1. I relateโ•am from Kenya ,and here mother tongues are a thing,like many people from different tribes are good with their mother tongues.The western culture has affected us millennials,we are pushed into learning English and foreign languages ,in turn only a small percentage can speak mother tongue.And it affects us,myself i only know like 5% of my mother tongue and when we hang with the extended family in the rural its chaos.

    Liked by 3 people

  2. I can imagine how chaotic it can be. I think we should all learn our home languages before any other medium of instruction. It’s sad to see our African brothers and sisters who can not speak their home languages
    Thank you for reading

    Liked by 2 people

  3. Absolutely true. Mother tongue is the first language you should know. All other languages are secondary. It doesn’t mean you should disrespect other languages, you should learn them too but first you should master your own mother tongue. Thanks for sharing this lovely message. โค๏ธ

    Liked by 3 people

  4. True. Cannot agree more on this thought. The new generation needs to assimilate this thought and work towards achieving it and we should be the carrier. Have a great day! ๐Ÿ™‚๐Ÿ˜Š

    Liked by 3 people

  5. Good to embrace the old skool.
    It always stings my heart when my children are hesitant to articulate themselves in Afrikaans.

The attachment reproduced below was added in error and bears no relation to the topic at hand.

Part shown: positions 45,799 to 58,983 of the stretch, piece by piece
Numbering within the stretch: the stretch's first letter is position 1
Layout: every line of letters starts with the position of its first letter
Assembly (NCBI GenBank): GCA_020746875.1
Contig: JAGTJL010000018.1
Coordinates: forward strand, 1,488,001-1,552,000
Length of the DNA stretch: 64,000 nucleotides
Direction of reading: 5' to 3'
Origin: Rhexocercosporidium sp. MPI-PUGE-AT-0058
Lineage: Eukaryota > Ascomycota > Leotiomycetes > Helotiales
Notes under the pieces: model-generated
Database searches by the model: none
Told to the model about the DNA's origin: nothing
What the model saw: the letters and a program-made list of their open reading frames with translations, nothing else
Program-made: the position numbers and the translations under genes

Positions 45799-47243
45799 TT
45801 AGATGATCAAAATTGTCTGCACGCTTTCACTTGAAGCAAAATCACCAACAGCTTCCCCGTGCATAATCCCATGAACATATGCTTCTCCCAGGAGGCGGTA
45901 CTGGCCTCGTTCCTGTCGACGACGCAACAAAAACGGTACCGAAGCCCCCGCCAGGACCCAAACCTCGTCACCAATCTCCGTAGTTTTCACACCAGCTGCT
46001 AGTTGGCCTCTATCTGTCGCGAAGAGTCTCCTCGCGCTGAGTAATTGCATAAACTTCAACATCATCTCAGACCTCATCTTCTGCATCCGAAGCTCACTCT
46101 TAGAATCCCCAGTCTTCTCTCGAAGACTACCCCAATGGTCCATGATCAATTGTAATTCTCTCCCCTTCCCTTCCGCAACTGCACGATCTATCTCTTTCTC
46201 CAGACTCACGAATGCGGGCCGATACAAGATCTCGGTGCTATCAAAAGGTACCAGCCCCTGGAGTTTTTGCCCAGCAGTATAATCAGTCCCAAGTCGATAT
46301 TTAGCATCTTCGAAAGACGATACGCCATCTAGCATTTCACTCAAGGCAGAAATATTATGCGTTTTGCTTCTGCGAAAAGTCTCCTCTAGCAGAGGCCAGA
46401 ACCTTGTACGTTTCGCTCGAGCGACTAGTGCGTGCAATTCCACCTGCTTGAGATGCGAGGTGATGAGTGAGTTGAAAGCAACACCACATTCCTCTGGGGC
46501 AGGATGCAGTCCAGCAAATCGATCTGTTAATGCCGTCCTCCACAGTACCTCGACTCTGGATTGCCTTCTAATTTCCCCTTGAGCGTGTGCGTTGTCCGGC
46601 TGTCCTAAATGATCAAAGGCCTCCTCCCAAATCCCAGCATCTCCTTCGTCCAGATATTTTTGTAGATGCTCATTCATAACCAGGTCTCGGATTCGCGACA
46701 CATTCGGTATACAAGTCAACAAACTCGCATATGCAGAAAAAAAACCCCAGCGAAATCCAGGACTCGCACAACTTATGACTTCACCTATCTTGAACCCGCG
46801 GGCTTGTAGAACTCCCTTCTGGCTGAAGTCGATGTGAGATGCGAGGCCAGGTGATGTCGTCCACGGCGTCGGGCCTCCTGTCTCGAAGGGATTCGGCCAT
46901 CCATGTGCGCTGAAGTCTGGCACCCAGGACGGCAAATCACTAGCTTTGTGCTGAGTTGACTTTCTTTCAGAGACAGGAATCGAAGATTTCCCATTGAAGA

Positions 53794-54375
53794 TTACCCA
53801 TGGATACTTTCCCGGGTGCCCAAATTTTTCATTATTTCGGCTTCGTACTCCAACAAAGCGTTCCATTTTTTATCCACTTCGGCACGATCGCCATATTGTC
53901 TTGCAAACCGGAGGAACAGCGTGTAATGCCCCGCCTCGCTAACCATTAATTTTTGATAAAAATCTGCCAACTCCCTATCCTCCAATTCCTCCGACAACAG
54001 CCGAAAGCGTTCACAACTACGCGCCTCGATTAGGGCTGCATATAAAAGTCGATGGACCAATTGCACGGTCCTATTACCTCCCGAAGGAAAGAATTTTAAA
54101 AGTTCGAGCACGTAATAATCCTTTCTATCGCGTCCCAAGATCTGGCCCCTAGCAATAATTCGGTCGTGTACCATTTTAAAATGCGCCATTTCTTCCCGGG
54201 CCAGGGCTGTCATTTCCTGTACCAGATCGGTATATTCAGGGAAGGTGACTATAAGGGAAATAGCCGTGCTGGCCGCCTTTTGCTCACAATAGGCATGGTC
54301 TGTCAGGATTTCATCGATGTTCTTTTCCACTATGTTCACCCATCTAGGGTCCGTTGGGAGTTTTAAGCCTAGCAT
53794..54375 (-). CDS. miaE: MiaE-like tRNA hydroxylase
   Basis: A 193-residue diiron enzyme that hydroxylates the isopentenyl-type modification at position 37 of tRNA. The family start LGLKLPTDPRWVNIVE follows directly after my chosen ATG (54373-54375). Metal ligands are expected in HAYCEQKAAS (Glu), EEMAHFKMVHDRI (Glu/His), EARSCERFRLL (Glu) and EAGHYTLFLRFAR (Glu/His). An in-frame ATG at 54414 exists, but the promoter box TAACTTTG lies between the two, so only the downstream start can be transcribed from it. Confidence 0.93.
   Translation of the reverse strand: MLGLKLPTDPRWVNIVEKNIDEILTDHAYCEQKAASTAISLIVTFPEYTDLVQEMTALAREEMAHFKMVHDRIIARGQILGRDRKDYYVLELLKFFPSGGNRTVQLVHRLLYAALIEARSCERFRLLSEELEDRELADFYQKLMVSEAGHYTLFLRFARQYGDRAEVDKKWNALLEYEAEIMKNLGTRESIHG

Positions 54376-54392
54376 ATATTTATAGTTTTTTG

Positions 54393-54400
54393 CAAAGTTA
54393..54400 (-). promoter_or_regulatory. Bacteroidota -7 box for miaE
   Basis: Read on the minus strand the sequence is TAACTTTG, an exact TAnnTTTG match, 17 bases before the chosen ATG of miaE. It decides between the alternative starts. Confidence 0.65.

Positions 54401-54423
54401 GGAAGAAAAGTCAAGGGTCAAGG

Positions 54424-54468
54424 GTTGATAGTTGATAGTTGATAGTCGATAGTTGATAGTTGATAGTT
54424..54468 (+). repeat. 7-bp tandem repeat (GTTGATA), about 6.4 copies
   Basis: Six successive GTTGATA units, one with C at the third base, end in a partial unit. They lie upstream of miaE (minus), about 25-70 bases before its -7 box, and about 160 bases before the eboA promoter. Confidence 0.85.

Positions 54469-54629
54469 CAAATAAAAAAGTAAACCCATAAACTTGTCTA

Sadly for us we need e received instruction in any of the other nine African languages.

    Those who were instructed in Englush from a tender age at school should be very confident in this medium.

    Keep your mother tongue

    Liked by 2 people

  6. Learning n mastering any other language other than the mother tongue is good but this is very Sad:I see young children who cannot speak their home language

    we are seeing this in every country, how parents can guide their kids to ignore the mother tongue. You explained it’s importance n connectivity so well dear. Great post

    Liked by 3 people

  7. They studied both at school and even excelled theoretically in Afrikaans. It’s the oral that required more confidence and polish. Understanding is there.
    The whole country was trained in English so we can’t really complain.

    Liked by 2 people

  8. Definitely and we shouldn’t feel haunted by the sounds and styles, and where the accents are placed.
    This happened to the English language as well.
    No child should feel haunted because they twang even in the mother tongue

    Like

  9. เคจเคฎเคธเฅเคคเฅ‡ ๐Ÿ™

    Namaste Shazzy,

    Hindi connects different states of India because it is sweet and close to our hearts. It is a medium of vast communication. Although at home, my family speaks โ€˜Nimariโ€™ (a local slang), Hindi is accepted everywhere, generally. I come from a minority community. Our culture is changing rapidly because of globalisation and the internet.

    Learning English means opening several opportunities for ourselves, getting a mass audience. I love literature, so I’m curious about literature and the culture of any language.

    However, there is a madness and misdirection people have regarding the use and impact of English. Speaking English represents your superior knowledge. I wish my teacher taught me English in the right way so I can understand and use it effectively. But they just tried to make us copycat because they themselves, do not know English.